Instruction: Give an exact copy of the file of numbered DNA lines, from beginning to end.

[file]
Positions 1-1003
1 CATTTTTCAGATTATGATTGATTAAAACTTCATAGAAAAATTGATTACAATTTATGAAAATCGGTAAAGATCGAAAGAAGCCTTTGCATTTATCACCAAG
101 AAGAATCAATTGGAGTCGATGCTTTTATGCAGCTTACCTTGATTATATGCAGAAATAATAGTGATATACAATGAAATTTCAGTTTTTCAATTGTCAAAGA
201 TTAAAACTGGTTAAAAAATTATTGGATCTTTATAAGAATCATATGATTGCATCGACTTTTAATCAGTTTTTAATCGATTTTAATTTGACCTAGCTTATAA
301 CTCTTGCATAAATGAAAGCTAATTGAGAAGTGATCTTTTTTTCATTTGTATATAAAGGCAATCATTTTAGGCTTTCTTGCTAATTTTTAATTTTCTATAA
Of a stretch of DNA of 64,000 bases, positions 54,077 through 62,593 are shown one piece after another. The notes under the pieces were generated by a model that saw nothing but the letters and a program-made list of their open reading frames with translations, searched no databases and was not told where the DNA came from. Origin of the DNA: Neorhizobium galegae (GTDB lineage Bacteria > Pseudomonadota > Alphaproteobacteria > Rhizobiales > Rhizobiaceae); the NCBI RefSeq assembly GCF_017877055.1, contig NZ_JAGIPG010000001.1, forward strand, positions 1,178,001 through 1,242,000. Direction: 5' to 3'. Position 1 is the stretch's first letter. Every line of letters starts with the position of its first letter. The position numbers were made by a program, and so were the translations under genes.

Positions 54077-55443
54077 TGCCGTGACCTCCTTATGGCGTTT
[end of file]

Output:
Positions 1-1003
1 CATTTTTCAGATTATGATTGATTAAAACTTCATAGAAAAATTGATTACAATTTATGAAAATCGGTAAAGATCGAAAGAAGCCTTTGCATTTATCACCAAG
101 AAGAATCAATTGGAGTCGATGCTTTTATGCAGCTTACCTTGATTATATGCAGAAATAATAGTGATATACAATGAAATTTCAGTTTTTCAATTGTCAAAGA
201 TTAAAACTGGTTAAAAAATTATTGGATCTTTATAAGAATCATATGATTGCATCGACTTTTAATCAGTTTTTAATCGATTTTAATTTGACCTAGCTTATAA
301 CTCTTGCATAAATGAAAGCTAATTGAGAAGTGATCTTTTTTTCATTTGTATATAAAGGCAATCATTTTAGGCTTTCTTGCTAATTTTTAATTTTCTATAA
Of a stretch of DNA of 64,000 bases, positions 54,077 through 62,593 are shown one piece after another. The notes under the pieces were generated by a model that saw nothing but the letters and a program-made list of their open reading frames with translations, searched no databases and was not told where the DNA came from. Origin of the DNA: Neorhizobium galegae (GTDB lineage Bacteria > Pseudomonadota > Alphaproteobacteria > Rhizobiales > Rhizobiaceae); the NCBI RefSeq assembly GCF_017877055.1, contig NZ_JAGIPG010000001.1, forward strand, positions 1,178,001 through 1,242,000. Direction: 5' to 3'. Position 1 is the stretch's first letter. Every line of letters starts with the position of its first letter. The position numbers were made by a program, and so were the translations under genes.

Positions 54077-55443
54077 TGCCGTGACCTCCTTATGGCGTTT